Sunday, December 13, 2015
Sewing Vintage Doll Patterns: McCalls 2123 View E
The sleeve pattern has a big corner in it, giving it that deep bell shape. First you press up a 1/4 inch hem, mitering the corner, and topstitch that down. (I may try a lined version of this dress to avoid the topstitching.)
For the closure in back, I don't use snaps, buttons, or zippers, I use Velcro. No, it's not elegant and it's not historically accurate. But it does have a very important advantage: it allows you to adjust the fit. It can make the dress tighter or looser, you can even tilt it to allow more room in the bust and less in the waist, for example. Plus it's fast to sew in and to use. So for most things I'll be sticking with it.
This pattern uses a fake facing technique that is very common for Barbie doll clothes. You stay-stitch a quarter-inch away from the raw edge; then clip into the seam allowance; then press the seam allowance under and top-stitch along the edge. You have to roll the seam allowance under enough so that the stay-stitching doesn't show. Don't be tempted to skip the stay-stitching--it will make the cloth fold right for you.
It's a handy technique to know and not hard to do, and I did use it here, but in general I would rather line the garment with tulle--you get a much nicer finish without adding much bulk. I'll probably be writing about that a lot as I go along.
So here's how they came out:
Misty's dress is the project that started me on McCalls 2123. I wanted to make a very "mod" dress so went looking in my fabric stash to see what I might find. This cloth is more op art than mod, but cut up into small pieces, it's manageable. The symmetry was fun to play with, trying to get the dress cut out of it in a way that would flatter.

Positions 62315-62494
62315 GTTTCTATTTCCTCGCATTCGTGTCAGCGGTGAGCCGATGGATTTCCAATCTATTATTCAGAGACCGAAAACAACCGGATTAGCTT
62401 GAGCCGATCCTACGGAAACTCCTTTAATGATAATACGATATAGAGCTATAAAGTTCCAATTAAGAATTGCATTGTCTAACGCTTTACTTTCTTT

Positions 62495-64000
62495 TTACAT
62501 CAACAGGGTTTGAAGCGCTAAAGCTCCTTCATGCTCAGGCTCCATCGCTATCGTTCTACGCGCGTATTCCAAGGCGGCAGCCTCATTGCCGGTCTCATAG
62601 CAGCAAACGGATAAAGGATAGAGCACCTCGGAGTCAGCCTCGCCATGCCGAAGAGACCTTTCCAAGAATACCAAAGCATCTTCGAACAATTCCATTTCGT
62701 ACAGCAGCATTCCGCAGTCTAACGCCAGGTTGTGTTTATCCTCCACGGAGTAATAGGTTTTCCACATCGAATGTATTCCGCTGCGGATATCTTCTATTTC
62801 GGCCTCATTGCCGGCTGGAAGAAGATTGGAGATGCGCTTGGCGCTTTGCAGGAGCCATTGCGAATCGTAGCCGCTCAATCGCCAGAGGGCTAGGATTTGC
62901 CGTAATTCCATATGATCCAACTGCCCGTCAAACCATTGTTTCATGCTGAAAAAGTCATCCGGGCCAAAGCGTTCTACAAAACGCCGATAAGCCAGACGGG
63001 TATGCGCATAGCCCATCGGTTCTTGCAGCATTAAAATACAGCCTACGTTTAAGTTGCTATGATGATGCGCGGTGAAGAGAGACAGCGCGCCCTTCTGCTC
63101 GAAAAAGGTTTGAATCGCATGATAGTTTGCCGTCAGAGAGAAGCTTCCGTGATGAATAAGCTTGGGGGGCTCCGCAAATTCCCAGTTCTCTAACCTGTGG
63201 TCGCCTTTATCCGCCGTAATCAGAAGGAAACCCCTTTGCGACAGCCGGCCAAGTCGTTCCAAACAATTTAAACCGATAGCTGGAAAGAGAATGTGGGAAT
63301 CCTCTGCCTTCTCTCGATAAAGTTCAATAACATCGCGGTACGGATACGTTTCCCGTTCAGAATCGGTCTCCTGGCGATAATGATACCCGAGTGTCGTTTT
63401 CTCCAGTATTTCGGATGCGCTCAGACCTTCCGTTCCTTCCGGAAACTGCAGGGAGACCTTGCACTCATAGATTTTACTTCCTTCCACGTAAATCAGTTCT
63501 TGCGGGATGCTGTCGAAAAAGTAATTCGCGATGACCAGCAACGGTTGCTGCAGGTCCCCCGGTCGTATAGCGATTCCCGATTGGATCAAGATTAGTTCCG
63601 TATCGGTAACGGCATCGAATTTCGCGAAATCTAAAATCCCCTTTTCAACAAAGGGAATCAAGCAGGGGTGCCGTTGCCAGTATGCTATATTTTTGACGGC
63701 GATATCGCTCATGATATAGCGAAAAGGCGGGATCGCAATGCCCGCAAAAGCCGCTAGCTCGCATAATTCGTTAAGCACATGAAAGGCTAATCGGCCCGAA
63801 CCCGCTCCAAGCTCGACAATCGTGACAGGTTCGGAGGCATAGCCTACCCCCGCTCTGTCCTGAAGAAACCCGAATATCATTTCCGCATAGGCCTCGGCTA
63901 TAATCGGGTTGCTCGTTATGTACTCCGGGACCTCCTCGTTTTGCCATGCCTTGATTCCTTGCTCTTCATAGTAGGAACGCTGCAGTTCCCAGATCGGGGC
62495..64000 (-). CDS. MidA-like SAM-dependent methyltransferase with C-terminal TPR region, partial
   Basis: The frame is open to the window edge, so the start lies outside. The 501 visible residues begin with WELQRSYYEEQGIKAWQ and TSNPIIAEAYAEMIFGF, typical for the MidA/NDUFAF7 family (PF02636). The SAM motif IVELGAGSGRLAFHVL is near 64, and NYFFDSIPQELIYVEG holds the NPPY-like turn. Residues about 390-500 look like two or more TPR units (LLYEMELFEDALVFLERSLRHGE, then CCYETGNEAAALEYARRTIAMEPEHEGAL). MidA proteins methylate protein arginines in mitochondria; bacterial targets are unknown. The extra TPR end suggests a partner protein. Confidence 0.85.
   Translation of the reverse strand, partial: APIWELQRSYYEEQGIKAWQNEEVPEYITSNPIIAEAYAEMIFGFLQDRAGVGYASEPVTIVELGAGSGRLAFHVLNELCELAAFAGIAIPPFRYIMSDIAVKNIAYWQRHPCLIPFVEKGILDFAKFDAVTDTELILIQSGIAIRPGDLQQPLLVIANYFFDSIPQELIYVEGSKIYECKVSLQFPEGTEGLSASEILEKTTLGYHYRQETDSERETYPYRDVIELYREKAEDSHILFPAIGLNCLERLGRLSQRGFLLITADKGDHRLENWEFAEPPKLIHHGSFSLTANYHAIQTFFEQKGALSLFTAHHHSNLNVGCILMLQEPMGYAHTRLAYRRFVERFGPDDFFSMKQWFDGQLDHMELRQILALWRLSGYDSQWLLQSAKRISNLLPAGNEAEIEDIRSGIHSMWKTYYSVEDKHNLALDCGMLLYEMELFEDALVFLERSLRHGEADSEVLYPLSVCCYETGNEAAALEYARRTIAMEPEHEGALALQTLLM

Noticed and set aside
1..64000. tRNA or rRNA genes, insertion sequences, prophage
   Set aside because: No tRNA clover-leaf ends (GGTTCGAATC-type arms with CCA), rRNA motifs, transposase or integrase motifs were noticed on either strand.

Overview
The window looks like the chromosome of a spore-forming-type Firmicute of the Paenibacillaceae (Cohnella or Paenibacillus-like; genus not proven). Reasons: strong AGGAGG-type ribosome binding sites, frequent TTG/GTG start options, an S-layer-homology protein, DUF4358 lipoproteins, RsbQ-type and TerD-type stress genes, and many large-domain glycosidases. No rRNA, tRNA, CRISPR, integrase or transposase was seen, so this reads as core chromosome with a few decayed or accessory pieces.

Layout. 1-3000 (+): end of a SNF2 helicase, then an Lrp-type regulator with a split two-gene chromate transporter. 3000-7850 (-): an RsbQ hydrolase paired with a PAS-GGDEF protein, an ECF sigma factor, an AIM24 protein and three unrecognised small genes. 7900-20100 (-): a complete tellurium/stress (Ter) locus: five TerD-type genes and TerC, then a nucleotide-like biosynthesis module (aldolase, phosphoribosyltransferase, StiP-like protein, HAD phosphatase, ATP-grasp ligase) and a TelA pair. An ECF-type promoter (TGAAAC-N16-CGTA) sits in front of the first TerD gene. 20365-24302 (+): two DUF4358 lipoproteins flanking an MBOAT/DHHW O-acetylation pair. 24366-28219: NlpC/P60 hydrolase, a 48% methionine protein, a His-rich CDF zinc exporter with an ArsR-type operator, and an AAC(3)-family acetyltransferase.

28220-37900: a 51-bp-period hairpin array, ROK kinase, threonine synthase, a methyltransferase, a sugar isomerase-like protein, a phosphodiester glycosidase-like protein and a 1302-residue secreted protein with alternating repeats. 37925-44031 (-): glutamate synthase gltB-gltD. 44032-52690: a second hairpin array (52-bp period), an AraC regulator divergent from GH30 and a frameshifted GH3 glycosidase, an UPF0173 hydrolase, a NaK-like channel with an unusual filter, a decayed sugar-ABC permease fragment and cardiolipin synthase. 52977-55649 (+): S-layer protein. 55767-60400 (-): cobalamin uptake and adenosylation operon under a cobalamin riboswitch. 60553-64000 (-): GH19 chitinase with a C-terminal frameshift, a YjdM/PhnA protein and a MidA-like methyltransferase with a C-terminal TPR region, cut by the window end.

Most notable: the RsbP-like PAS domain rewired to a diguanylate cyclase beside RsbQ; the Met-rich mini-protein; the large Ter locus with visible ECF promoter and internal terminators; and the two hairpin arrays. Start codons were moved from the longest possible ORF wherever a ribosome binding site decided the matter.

Maxie's yellow dress fabric was picked to match the illustrated view on the pattern front.
For this picture, I pinned the big sleeves in back, in order to see how I liked the dress with straight narrow sleeves. And I do! I might make it that way sometime.
Barbie, though, is having some trouble. You can see the stress lines where her bust is straining at the seams and the fabric is trying to create different darts. Adjusting the Velcro closure didn't help. It's not actually her bust that's the problem, it's the rib cage underneath it.
By the way, did you notice that this is a different Tammy? This is one with a feet-together stance, just to show that they do vary.
But it could also be a little difference in the fabric; they're both quilting cottons, but there is some variation in how they handle. Cutting can make a difference too: for the turquoise one, I traced the pattern on the fabric with ink, then carefully cut the inked line away. It was much easier to be accurate that way. For the yellow one, I pinned the pattern to the fabric and cut out around it. So many pins in such a little piece I think can distort it a little. On such small items, little differences can amount to a big difference!